I really understand now why people say recovery isn't linear. It's taken more than 10 years of slowly peeling back the layers. Now that I'm in a safe place with a good support system, I feel ready to do this intensive work. This time I am not feeling euphoria but the beginnings of self-acceptance. Healing, in my experience, has happened in stages, and with this stage I see it's more about learning to be me, just as I am, with my big moods and vulnerability. I am a child who feels she doesn't fit in, a teenager who is feisty and protective, a victim who is angry and self-destructive, a zooned-out girl, and finally there is the me who was built through love, great therapy and hope for the future. All these parts of myself deserve love, understanding and compassion.
I've been climbing this mountain for the past 10 years and it's been a really tough journey, but I am really looking forward to seeing the summit."
Extract from article published in Therapy Today:July 2019: Vol. 30: Issue 6
'My partner and I went to relationship counselling for about eight months last year. We did it for a whole bunch of reasons, all of which could essentially be summed up as 'We couldn't remember how to be nice to each other'. I was so wrapped up in my own self-pitying anxiety that I couldn't understand why he didn't pity me too. He was so convinced that my sadness was a weapon with which to hurt him that he didn't pay much attention to the reasons I was sad.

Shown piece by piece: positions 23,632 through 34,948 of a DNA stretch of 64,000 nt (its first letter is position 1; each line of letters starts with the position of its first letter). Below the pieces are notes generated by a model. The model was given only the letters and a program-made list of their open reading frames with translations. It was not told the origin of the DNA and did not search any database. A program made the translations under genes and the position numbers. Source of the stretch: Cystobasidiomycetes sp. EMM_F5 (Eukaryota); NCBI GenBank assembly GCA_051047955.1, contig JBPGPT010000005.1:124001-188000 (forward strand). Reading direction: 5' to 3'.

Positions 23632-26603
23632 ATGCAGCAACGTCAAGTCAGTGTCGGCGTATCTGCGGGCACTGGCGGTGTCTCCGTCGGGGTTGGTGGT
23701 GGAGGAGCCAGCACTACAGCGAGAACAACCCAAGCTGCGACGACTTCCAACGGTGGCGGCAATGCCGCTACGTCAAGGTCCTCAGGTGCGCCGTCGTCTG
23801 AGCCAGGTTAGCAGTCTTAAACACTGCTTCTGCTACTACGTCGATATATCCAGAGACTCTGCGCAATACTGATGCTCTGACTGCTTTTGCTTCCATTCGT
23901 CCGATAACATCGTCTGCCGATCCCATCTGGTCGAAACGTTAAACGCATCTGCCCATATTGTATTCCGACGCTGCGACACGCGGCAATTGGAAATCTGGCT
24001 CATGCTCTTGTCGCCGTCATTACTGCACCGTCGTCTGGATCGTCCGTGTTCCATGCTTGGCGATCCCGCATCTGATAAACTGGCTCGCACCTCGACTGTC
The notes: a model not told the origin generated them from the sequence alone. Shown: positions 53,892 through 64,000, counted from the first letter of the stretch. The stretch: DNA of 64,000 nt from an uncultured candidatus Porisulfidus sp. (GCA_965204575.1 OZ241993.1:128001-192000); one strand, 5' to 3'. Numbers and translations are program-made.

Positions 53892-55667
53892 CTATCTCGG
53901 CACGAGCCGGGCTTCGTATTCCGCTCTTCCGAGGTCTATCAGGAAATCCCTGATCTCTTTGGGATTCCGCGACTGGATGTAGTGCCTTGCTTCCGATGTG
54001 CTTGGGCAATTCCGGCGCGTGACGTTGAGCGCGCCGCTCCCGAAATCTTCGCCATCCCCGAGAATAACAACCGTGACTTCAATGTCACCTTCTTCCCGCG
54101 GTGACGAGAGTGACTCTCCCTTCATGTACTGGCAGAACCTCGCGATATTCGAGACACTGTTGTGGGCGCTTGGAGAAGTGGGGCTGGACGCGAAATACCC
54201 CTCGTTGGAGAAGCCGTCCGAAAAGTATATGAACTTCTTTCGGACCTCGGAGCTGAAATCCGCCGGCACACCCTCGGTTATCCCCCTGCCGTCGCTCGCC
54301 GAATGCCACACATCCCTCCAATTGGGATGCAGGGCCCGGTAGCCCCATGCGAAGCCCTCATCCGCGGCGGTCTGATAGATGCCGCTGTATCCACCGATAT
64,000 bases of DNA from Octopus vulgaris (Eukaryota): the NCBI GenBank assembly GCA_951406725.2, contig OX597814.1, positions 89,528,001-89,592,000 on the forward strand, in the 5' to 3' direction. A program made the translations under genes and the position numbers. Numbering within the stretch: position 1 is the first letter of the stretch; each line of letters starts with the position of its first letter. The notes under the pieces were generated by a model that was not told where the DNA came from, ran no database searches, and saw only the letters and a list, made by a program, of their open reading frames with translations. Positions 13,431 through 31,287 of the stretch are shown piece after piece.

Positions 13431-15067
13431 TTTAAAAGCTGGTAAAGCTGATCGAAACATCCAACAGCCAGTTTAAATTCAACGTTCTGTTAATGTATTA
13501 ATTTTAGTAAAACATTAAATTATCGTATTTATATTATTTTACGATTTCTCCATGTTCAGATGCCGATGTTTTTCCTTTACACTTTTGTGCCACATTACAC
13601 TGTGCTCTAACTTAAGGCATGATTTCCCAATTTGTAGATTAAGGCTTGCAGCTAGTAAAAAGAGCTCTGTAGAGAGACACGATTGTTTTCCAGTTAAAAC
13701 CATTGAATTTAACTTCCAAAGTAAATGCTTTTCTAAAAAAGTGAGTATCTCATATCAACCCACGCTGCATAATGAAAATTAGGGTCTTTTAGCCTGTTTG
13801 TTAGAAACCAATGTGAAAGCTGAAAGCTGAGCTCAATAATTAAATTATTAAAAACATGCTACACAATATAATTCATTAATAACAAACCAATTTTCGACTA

Then we went to relationship counselling, and now I'm an evangelist. Here are some of the reasons (there are more) why I think it worked.
One, it gave us a set time and place each week to talk to and about each other. If you need a nudge to actually do what you say you're going to do (as we both definitely did), then having that appointment each week is a great way to make sure you do it.
Two, counsellors ask questions you'd never have thought to ask yourself. When we sat down with a counsellor, one of the first things she asked us was "What were the primary romantic relationships you saw when you were growing up?" We each talked through our family history - parents, step-parents, grandparents - and the ways in which each of these couples modelled love. Discussing it in this way, led by a counsellor probing with all the right questions, gave each of us a much deeper understanding of where the other one was coming from.
Three, relationship counselling teaches you how to argue. All relationships will include conflict at some point; it's how you navigate that conflict that really matters. Relationship counselling gave us the skills we needed to talk about things effectively, in a way that is kind to each other and doesn't dismiss what the other one says.